Fear Street #9 – The Stepsister

I actually took a long break from reading Fear Street books, partially because I was reading a lot of other books and partially because I needed something of actual substance for a bit. I’m a little out of the groove of this, and I don’t think this was the best one to bring me back.

The Cover

The cover to the original 1990 version (borrowed from Retro Daze) is alright. I think it hits the right amount of sinister with the figure showing up to the unsuspecting reader, and I sort of like that they keep the angelic looks of Jessie, but it makes it slightly less frightening. The updated cover (borrowed from Simon & Schuster) is terrible. It’s meaningless. There’s no indication that she’s a sinister figure or that anything is happening in this book at all. The annoying blow out and hue switches are even more annoying on this one.


This one gets two with:

When she moved into Emily’s room, the terror began…

Which isn’t too terrible. With the image on the front, it gives it a sinister note and is plot relevant without giving anything away. Versus:

Some families hold deadly secrets.

Which, like the cover, is less than nothing. They needed a skeletons in the closet jab, or something about blood, not a phrase that isn’t even a thing. No thought was put into the updated cover.


We meet Emily and Nancy right before they’re about to accept their two step-siblings into their homes. Emily and Nancy prattle for a while, mostly about hair. Their mom just remarried after their dad’s tragic death via boat accident several years ago, and they aren’t too big fans of their new step-dad. Their step-siblings, Jessie and Rich, are kind of quiet, nervous, and weird. Rich is reading Stephen King’s Pet Sematary, and Jessie turns into a completely different person when she’s not in front of their parents. Emily and Jessie will be sharing a room, and Jessie takes over Emily’s bed, steals her stuff, and kicks at her dog. Emily argues with her, and Jessie rips the head off her teddy bear, saying it’s an accident. The new family is not off to a great start.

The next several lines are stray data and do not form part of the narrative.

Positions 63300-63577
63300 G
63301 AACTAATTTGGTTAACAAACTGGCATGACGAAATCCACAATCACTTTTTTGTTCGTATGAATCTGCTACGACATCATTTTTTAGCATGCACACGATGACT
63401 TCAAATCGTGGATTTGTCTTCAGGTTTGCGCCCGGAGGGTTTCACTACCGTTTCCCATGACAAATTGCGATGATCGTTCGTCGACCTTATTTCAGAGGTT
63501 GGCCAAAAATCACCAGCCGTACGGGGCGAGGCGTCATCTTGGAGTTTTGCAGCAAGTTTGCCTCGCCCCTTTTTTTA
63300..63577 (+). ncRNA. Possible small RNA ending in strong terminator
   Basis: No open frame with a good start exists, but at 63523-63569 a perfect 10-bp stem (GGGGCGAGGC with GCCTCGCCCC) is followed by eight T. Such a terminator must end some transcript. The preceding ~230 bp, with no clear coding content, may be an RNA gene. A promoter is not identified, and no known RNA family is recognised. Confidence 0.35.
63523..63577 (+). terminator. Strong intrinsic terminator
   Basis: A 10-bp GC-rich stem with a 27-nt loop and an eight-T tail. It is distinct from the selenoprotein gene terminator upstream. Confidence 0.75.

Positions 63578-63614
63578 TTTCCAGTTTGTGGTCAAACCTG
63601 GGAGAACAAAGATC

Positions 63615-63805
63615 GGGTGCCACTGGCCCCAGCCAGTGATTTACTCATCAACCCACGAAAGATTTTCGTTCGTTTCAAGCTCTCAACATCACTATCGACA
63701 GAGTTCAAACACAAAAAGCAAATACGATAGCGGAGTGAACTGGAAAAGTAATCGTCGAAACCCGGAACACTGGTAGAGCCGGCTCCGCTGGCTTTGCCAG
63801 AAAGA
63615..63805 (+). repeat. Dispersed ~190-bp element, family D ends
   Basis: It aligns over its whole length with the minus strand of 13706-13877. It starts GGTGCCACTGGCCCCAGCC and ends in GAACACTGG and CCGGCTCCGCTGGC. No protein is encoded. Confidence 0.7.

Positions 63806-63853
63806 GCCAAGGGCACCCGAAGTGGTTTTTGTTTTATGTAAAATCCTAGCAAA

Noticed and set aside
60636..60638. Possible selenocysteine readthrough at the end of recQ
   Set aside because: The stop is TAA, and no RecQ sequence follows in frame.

Nancy comes in, sees the teddy bear, and distracts her sister with idle chatter. She slips that Emily is dating her ex-boyfriend, which is extremely weird and Nancy says she is totally cool with, and it doesn’t matter who you are, you probably wouldn’t be cool with your sister dating your ex. Nancy is also super stressed with school, since she’s a senior, and she hasn’t had a date since Josh.